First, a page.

Trade credit insurance can help protect companies from a customer’s default as a result of insolvency, slow pay, and other credit and political risks. With the proper credit insurance to protect receivables, you can offer buyers attractive terms, enabling you to seize more global opportunities while protecting the balance sheet. A larger company may be able to survive, but the cost from even a single default could severely damage its bottom line. For a small or midsize company, the impact of one or more customers defaulting could be devastating.
Trade Credit Insurance can enhance credit risk management by using the credit information, risk monitoring and debt collection services provided by insurers. The use of credit limits, underwritten by insurers, helps an insured monitor its debtor risk. This helps the company manage its sales policy by enabling it to focus on creditworthy customers, appropriate payment terms and security conditions. Trade Credit Insurance claims payments improve cash flow uncertainty.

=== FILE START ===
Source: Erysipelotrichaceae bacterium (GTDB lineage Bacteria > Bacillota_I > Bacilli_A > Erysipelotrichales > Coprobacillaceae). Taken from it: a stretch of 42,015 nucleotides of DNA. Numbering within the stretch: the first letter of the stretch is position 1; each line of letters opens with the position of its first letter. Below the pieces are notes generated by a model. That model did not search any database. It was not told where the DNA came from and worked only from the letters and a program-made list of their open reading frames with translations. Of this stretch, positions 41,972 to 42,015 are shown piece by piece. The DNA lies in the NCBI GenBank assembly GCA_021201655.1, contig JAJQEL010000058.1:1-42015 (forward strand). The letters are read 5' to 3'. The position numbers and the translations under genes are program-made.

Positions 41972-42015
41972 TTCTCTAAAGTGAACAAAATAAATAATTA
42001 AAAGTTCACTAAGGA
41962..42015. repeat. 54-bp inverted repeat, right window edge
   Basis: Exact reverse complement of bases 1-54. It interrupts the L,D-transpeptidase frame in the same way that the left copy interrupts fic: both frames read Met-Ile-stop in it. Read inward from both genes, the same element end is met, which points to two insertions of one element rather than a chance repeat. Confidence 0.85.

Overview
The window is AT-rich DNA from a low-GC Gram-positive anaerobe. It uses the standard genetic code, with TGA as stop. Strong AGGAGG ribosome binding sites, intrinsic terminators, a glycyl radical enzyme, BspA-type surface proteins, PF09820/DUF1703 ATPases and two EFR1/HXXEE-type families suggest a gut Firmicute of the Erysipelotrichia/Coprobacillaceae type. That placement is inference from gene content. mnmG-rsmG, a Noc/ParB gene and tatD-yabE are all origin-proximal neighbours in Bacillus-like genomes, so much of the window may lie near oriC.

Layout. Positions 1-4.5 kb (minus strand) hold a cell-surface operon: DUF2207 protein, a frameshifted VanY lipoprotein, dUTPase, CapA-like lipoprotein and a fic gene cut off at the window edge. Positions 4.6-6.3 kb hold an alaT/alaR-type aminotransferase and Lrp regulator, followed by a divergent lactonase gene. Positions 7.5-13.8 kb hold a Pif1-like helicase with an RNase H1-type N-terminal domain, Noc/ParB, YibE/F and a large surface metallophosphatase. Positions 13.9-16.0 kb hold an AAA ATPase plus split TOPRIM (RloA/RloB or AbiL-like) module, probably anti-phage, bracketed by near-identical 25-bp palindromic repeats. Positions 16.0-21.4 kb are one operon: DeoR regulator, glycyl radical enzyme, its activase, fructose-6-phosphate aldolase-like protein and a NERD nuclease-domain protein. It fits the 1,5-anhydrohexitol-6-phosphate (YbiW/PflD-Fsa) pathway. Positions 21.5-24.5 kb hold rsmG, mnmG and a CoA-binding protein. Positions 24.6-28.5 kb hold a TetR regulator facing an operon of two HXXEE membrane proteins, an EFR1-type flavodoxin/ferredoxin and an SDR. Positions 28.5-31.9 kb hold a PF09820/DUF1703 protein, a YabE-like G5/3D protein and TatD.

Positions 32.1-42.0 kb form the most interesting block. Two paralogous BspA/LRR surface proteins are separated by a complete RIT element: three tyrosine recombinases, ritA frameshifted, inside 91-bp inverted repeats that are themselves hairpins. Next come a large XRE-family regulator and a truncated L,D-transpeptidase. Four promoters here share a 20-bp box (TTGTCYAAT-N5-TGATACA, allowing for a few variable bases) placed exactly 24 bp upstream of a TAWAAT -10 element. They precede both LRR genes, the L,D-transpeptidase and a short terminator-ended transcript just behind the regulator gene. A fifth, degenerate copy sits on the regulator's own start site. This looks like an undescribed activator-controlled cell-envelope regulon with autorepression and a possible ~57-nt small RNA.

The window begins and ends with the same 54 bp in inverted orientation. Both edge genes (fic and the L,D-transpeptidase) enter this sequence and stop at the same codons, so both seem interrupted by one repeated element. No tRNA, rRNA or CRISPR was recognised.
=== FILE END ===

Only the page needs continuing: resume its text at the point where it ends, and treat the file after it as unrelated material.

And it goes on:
Trade Credit offers whole turnover insurance, to cover all eligible business transacted within an agreed period — usually 12 months. Underwriting control is exercised primarily through a credit limit set for each buyer covered. Business owners have discretion to set limits for many of their customers based on their credit and collection procedures.
The level of indemnity is high — usually 80% to 95%, with some underwriters giving a higher percentage of cover for vetted customers as compared to discretionary limits. Premium is payable as a percentage of insured turnover, which must be declared monthly, quarterly, or annually. Whole turnover policies can be based upon domestic or export trade, or a combination of both. Underwriting is based on previous loss records, future turnover and trade expectations, and the quality of customers.
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Trade credit insurance policies can be highly customized to provide the right coverage for a company based on its operating model, industry, and geographic footprint. For example, a policy can be structured to provide coverage for:
- All a company’s receivables (whole turnover).
- A select list of accounts for which a company perceives the greatest risk (key account structure) — for example, its largest customers.
- Receivables from one customer (single debtor).